As a long-time Space Nerd trying to manage her expectations, it’s easy for me to settle into a cocoon of pessimism when it comes to the prospect of boots on the surface of the moon and Mars. After all, no concrete plans for a crewed mission beyond low Earth orbit are in the pipeline—we’re still in the early stages of rebuilding our manned spaceflight infrastructure, and the maiden un-crewed flight of the new heavy-lift “Space Launch System” isn’t slated until 2017. And yet, quietly and with little fanfare, NASA is inching its way toward our return to the moon one tiny satellite at a time.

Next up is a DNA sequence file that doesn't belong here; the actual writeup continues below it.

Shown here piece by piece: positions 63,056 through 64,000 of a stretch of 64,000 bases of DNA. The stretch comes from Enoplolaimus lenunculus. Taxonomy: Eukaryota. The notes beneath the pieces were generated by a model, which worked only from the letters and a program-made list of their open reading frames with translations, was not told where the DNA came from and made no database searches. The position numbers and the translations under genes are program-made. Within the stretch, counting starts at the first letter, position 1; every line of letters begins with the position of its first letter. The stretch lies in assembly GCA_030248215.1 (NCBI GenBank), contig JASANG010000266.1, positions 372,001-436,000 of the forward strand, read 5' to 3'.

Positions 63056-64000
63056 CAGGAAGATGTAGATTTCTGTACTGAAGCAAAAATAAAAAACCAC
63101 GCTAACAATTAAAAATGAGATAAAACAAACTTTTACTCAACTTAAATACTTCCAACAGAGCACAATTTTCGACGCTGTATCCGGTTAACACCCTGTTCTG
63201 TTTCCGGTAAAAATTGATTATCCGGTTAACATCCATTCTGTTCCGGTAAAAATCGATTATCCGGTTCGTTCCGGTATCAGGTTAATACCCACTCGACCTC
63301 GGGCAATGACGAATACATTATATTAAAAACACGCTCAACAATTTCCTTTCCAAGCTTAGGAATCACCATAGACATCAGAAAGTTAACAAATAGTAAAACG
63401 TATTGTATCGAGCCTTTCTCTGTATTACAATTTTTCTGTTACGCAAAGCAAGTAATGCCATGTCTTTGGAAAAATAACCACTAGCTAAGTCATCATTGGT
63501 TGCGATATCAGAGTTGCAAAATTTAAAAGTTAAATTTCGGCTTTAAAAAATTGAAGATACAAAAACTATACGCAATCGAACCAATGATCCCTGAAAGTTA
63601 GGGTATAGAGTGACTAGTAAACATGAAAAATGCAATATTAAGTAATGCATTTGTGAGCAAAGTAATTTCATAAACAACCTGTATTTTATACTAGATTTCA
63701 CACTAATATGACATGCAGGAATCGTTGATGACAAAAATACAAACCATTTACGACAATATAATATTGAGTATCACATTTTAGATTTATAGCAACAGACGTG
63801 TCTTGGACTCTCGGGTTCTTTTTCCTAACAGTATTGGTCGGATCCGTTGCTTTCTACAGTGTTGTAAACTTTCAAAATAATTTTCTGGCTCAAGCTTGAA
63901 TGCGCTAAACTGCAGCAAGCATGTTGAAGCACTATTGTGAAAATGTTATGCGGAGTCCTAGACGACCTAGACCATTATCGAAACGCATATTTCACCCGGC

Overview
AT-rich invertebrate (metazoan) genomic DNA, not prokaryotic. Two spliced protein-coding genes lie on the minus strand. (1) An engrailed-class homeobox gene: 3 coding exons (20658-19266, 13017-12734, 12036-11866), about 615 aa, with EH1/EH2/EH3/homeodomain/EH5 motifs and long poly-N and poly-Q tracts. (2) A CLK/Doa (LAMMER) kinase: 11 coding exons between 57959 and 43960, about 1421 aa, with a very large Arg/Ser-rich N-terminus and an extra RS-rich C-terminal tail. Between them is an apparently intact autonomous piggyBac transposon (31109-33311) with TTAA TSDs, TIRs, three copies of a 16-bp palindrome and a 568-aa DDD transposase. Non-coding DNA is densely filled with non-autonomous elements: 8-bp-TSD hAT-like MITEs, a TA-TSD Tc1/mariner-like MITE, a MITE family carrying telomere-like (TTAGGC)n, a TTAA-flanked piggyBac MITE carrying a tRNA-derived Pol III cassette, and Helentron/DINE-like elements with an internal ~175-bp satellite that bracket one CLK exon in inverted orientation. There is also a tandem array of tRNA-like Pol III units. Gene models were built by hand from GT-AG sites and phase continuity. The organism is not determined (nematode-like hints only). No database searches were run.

The latest of which is LADEE—the Lunar Atmosphere and Dust Environment Explorer—set to launch between August and October of 2013. It’s a smallish, unassuming satellite, weighing only 383 kg and standing just under two meters tall. But it has more than its share of jobs to do in the 130 days between its arrival in lunar orbit and its scheduled crash landing on the moon’s surface.